Then Eddie’s fog-light eyes find Franky sitting at the table.  He seems surprised, one hand reaching protectively for Waylon’s waist even though Franky is pretty sure he could crumple her up like tissue paper with one hand.

 

Waylon places a settling hand on his husband’s chest.  “Eddie, this is our neighbor, Franky.  She brought us some cookies.  I accidentally got her with the hose so she’s borrowing a shirt until I can get hers back to her.”

 

Eddie’s expression opens instantly, transforming from wary guard dog to charming neighbor from one moment to the next.  Franky feels like she just dodged a bullet somehow.  “That’s terribly kind of you, miss Franky,” he effuses.  “Eddie Bellerose.”

 

Gramma taught Franky manners, so she rises and offers her hand even though Eddie Bellerose still rubs her the wrong way.  Waylon really seems to love him, at least, and she likes him well enough so maybe Eddie will grow on her too.  He at least seems like a cool guy, even if he does confuse Franky a bit with the wife thing.  “Nice to meet you, sir.  I’m sorry about the plant, they used to be a good place to work but things have changed a lot since they were bought out.”

 

“Pleasure to meet you as well, miss.”  Eddie’s giant hand is gentle around her’s as they shake, and his smile is pleasant enough but the warmth of it doesn’t quite reach the chilly blue of his eyes.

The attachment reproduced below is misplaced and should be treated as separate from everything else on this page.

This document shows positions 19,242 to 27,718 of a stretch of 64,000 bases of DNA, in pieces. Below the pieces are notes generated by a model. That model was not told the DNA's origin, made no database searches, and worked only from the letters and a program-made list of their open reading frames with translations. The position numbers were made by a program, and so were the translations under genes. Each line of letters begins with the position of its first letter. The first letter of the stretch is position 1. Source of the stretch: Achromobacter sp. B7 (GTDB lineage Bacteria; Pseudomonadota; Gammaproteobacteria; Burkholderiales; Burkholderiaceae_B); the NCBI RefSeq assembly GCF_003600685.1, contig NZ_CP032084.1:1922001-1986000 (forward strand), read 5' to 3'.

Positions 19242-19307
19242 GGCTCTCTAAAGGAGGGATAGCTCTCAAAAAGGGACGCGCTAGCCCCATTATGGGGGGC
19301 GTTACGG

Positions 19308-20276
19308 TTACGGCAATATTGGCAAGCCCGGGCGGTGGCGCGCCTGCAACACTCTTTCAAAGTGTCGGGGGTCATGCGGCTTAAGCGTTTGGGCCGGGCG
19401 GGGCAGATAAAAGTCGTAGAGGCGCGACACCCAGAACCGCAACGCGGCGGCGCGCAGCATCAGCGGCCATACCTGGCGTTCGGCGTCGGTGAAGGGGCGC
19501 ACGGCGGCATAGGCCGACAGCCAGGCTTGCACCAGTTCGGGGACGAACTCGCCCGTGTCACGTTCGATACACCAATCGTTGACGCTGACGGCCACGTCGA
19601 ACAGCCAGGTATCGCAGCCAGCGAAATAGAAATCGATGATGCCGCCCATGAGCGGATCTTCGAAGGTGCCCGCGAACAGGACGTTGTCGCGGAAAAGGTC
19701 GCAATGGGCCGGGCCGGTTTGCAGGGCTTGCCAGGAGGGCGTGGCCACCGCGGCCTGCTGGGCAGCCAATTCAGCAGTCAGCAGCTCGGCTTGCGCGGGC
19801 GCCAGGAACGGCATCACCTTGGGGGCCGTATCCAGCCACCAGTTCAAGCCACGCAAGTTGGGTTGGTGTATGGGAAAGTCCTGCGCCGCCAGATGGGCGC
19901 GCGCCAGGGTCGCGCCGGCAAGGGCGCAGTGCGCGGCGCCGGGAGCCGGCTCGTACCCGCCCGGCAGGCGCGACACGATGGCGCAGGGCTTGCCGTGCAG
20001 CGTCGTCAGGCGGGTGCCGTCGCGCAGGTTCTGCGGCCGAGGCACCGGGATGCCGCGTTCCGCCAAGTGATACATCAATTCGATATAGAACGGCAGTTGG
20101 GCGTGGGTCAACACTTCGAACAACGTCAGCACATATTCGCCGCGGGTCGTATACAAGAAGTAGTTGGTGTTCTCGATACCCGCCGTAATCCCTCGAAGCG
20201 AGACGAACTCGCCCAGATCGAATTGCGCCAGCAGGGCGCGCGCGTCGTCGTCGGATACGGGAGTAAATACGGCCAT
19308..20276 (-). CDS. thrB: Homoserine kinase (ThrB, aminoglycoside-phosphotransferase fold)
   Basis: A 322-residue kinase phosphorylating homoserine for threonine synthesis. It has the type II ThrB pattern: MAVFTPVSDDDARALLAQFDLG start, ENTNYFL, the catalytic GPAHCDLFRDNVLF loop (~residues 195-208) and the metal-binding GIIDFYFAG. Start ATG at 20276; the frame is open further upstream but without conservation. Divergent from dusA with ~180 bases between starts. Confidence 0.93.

Yeah, he definitely still creeps her out.  “It sure was nice to meet y’all but I have to head home before my Gramma starts to worry,” Franky says as she withdraws, trying not to look too obviously wary.  “Thank you for the dry shirt, Mrs. Bellerose.”

 

“Of course, Franky.”  Waylon’s hand is back on Eddie’s chest and Franky wonders if he's using it to hold the other man back, somehow.  Anchor him.  “Are you in that blue house down the road?  I’ll bring your shirt back with the tupperware once they’re both clean.”

 

“It would be much appreciated,” Franky agrees as she slips back out the backdoor.  Both the Belleroses watch her with an eerie kind of wild-animal attentiveness.  If she saw them at night, she wonders, would their eyes reflect light too?  “Y’all have a good day, now.”

 

And with that, Franky is finally in the clear.  She cuts back through the woods to her house, thinking again about her strange neighbors.  They’re so much weirder than she could have ever anticipated.

 

And so much more interesting.